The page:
TOP > Message > Researchers, be curious!

"The power of insensitivity" is a phrase we hear often lately. It comes from the title of a book written by Junichi Watanabe. I just read an interview with him in a monthly magazine. In the interview, Mr. Watanabe explained in detail what he meant by the phrase, "the power of insensitivity." His elucidation made much sense to me.

It may not be directly related to the meaning attached to this popular phrase, but I sometimes say to the lab members, "When your ability is 100, for example, don't try to exert 120, but try instead to manage with 80 and leave the remaining 20 for room to breathe, for leeway in your thinking." You cannot keep going at 120 always; you'll collapse sooner or later. The effects such exertion have on researches is that a researcher tends to place himself/herself at the risk of being driven by impatience born of eagerness for the result, and end up not seeing the forest for the tree --- thus often defying one's own purpose of obtaining satisfactory results.

OK, it's not difficult to see that one cannot keep going at 120% --- but why not give 100% instead of 80%, you may ask. That's because you need to give your spirit of inquiry, your curiosity, some freedom to explore fields other than the one you specialize in. Let your interest also wonder about things that may not be directly related to the research at hand. Unexpected hints and inspirations sometimes do come when your mind is supple and open. Keep your perspective wide and encompassing; curiosity may kill the cat, but never a researcher.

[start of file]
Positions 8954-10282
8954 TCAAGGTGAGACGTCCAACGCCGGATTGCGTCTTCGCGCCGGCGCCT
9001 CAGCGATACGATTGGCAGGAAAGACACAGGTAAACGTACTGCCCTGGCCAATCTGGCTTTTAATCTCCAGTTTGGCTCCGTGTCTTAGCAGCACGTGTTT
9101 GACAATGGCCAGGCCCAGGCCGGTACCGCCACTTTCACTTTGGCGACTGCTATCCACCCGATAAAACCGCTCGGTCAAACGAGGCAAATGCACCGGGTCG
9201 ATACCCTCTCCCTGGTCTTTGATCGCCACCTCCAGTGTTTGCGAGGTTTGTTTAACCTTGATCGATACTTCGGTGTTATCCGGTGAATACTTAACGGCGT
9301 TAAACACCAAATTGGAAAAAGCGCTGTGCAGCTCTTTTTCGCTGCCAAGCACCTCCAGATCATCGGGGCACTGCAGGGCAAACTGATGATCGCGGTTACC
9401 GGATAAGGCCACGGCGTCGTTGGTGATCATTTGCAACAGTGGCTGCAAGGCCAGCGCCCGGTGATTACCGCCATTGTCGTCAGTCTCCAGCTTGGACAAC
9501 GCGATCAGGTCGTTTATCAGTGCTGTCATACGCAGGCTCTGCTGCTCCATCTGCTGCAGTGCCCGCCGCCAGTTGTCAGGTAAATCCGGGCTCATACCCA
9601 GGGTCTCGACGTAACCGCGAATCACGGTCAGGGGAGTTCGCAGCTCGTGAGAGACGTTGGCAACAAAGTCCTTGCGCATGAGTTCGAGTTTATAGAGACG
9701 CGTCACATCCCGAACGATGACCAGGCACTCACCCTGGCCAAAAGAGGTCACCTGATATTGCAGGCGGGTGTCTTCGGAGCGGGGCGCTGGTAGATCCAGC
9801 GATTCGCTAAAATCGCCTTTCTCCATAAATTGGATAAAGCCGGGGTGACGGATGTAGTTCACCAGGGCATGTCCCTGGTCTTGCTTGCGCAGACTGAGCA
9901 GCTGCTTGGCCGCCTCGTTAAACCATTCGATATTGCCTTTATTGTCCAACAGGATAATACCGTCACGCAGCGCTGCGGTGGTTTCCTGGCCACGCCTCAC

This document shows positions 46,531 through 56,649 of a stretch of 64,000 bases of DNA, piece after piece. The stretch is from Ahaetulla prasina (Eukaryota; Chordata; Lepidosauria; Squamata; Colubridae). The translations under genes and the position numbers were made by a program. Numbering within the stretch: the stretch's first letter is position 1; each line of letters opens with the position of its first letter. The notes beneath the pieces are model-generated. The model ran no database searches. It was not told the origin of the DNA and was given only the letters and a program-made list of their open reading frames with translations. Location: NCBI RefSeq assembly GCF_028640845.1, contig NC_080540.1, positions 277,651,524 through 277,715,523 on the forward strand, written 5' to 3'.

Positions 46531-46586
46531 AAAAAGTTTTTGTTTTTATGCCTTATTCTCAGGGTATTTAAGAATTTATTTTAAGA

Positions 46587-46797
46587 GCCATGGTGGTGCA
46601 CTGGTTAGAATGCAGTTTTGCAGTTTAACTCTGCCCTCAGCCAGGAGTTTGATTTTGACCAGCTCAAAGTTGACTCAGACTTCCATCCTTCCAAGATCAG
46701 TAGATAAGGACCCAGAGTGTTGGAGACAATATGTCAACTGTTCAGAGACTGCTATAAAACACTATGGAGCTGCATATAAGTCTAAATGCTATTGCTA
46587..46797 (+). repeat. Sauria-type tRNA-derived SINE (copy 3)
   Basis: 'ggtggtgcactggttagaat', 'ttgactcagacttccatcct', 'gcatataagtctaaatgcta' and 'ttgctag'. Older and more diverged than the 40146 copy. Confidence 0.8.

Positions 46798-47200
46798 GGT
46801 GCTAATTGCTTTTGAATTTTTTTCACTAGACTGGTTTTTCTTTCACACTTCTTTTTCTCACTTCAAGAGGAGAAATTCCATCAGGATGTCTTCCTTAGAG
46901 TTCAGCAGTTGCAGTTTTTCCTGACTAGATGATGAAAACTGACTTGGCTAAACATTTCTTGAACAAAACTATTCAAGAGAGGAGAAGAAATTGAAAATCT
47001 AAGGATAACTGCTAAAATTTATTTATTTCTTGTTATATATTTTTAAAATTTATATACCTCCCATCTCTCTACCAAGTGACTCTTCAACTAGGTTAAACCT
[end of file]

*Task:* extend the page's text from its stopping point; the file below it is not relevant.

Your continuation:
So, I always tell young researchers this: "It may not be, but what if such thing was the case... Wouldn't that be interesting?" Include this type of thoughts as one of your hypotheses. And also, think aloud and involve others as well by way of discussion. Valuable hints often come from such discussion with other researchers; new ideas, unthought-of viewpoints may present themselves from active exchange of thoughts.

All this has a bearing on what I wrote last time in the column. Namely, it is important and valuable to have personal relationships with a variety of people. I would like young people to grow not only as scientific researchers, but also as socially mature people with comprehensive understanding of things.


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